A provisional diagnosis of compound composite odontome was made. Patient was admitted to the hospital and was prepared under local anesthesia. A crevicular incision was made in relation to labial aspect of 21, 22 and 24, followed by two vertical relieving incisions. The mucoperiosteal flap was elevated towards the labial aspect of maxilla, which revealed the presence of numerous denticles [Figure - 6]. The crown of unerupted deciduous left central incisor was also present at the superior border of lesion. The whole bunch was carefully excised [Figure - 7]. Sharp bony margins were rounded off, the area was irrigated with povidone-iodine solution, and the flap was placed back and held in position with the help of 3-0 silk sutures [Figure - 8]. The tissue was sent for histopathological evaluation. Macroscopically, the specimen consisted of a piece of irregular mass. The decalcified cut surface shows numerous tooth-like structures that were arranged irregularly.

   Histopathological Features Top

The tissue was processed and stained with hematoxylin and eosin stain. The stained section revealed:

1. Mature tubular dentin.

2. Dentin enclosing hollow circular structures. These hollow structures contain enamel that was lost during decalcification.

3. A thin layer of cementum was present at the periphery of the mass.

   Discussion Top

The term odontome by definition alone refers to a tumor of odontogenic origin. In a broad sense, it means a growth with both the epithelial and mesenchymal components exhibiting complete differentiation with the result that functional ameloblast and odontoblast form enamel and dentin. This enamel and dentin were usually laid down in an abnormal pattern because the organization of odontogenic cells failed to reach the normal state of morphodifferentiation.[2]

It was in 1867 that Paul Broca first used the term 'odontome'.

In 1914, Gabell, James, and Payne grouped odontome according to their developmental origin: epithelial, composite (epithelial and mesodermal) and connective tissue. In 1946, Thoma and Goldman formulated a classification as follows:[3],[4]

Geminated composite odontomes - two or more, more-or-less well-developed teeth fused together.

Compound composite odontomes - made up of more-or-less rudimentary teeth.

Complex composite odontomes - calcified structure, which bears no great resemblance to the normal anatomical arrangement of dental tissues.

Dilated odontomes - the crown or root part of tooth shows marked enlargement.

Cystic odontomes - an odontome that is normally encapsulated by fibrous connective tissue in a cyst or in wall of cyst.

According to W.H.O. classification,[5] odontomes can be divided into three groups:

1. Complex odontome - when the calcified dental tissues are simply arranged in an irregular mass bearing no morphologic similarity to rudimentary teeth.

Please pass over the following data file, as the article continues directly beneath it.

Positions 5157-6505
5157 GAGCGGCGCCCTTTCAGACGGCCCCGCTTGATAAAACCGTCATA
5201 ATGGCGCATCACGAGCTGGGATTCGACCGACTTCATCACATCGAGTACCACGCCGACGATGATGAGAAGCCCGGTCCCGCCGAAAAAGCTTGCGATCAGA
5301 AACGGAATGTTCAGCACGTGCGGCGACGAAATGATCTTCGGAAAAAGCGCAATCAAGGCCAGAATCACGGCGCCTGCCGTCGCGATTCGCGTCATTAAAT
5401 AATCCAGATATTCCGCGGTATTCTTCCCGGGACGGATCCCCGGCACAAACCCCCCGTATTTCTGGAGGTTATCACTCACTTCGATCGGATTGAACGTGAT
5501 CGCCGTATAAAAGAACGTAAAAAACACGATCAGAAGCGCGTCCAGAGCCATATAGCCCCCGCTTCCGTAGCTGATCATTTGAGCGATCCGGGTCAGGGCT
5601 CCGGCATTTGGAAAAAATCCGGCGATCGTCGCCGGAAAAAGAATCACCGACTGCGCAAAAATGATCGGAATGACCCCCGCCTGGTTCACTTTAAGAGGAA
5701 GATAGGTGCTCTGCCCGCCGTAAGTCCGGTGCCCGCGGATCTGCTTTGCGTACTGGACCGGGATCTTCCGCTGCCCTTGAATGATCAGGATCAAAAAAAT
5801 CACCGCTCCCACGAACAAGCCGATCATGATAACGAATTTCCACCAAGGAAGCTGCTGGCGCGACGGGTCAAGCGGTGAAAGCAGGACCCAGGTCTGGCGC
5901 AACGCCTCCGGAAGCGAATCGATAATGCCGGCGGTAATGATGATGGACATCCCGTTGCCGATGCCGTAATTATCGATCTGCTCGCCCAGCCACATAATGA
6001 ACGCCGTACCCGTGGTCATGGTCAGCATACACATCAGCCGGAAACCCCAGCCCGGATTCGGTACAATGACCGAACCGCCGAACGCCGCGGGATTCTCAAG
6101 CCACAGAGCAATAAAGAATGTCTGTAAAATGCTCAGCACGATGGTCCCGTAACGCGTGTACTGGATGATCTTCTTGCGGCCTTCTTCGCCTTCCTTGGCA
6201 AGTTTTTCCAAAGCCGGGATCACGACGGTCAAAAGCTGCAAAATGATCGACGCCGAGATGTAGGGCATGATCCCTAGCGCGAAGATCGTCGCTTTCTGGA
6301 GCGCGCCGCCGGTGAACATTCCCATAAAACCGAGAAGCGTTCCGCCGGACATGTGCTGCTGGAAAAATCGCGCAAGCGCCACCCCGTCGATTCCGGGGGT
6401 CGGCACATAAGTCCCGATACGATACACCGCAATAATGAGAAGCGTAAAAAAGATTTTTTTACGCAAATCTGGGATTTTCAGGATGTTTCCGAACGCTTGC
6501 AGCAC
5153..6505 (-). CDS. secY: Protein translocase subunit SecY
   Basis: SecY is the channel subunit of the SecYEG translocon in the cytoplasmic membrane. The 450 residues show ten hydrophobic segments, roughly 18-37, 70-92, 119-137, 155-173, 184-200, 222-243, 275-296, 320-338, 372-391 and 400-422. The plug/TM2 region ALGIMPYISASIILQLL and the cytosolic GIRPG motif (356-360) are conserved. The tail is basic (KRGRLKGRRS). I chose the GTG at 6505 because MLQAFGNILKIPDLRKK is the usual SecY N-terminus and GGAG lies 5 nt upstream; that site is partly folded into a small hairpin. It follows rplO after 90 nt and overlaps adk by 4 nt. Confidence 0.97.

2. Compound odontome - composed of all odontogenic tissues in an orderly pattern that results in many teeth-like structures, but without morphologic resemblance to normal teeth.

3. Ameloblastic fibro-odontome - consists of varying amounts of calcified dental tissue and dental papilla like tissue, the later component resembling an ameloblastic fibroma. The ameloblastic fibro-odontome is considered as an immature precursor of complex odontome.

There are essentially two types of odontomes:[5],[6]

1. Complex composite odontome;

2. Compound composite odontome.

A new type known as Hybrid odontome is also reported by some authors.

   Complex Composite Odontome Top

The WHO classification defines this lesion as 'a malformation in which all dental tissues are represented, individual tissues being mainly well formed but occurring in more or less disorderly pattern'.

   Compound Composite Odontome Top

The WHO classification defines this lesion as 'a malformation in which all the dental tissues are represented in a more orderly pattern than in the complex odontome, so that the lesion consists of many tooth-like structures. Most of these structures do not morphologically resemble the teeth in the normal dentition, but in each one enamel, dentin, cementum, and pulp are arranged as in normal tooth'.

The literature is flooded with a number of interesting case reports.[7] The bilaterally occurring compound odontome in maxillary sinus was first reported by Bland Sutton in 1888. A historical case of complex composite odontome was discovered by Bland Sutton in 1922. It was abnormally sized, that is, 7.6 x 6.2 x 3.9 cm and weighing 883 g. Herrman (1957) reported a case of compound composite odontome, which contained 2000 denticles. Multiple compound odontomes of maxilla and mandible were reported by Thomson et al. in 1968. Manil (1974) used the term odontome syndrome in a case that had multiform odontome both in maxilla and mandible. Regezi et al. in their review of 706 cases of odontogenic tumors found that odontomes comprised of approximately 65% of odontogenic tumors making them the commonest type.[6] Philipsen, Reichart and Praetorius reported the incidence of compound odontome between 9 and 37%, and the incidence of complex odontome between 5 and 30%.[8]

The exact etiology of odontome is unknown.[2],[5] However, it has been suggested that trauma and infection may lead to the development of such a lesion.[2] It had been suggested by Hitchin, that odontomes are inherited or are due to a mutagene or interference, possibly postnatal, with the genetic control of tooth development.[9]

The etiology of odontome is that most result from extraneous odontogenic epithelial cells.[10] When these buds are divided into several particles they may develop individually to become numerous, closely positioned malformed teeth or tooth-like structure. When the buds develop without such uncommon division and consists of haphazard conglomerates of dental tissues, they may develop into complex odontome. However the transition from one type to another is commonly associated with varying degrees of morphodifferentiation or histodifferentiation or both, and it is often difficult to differentiate between both the types.[3],[11]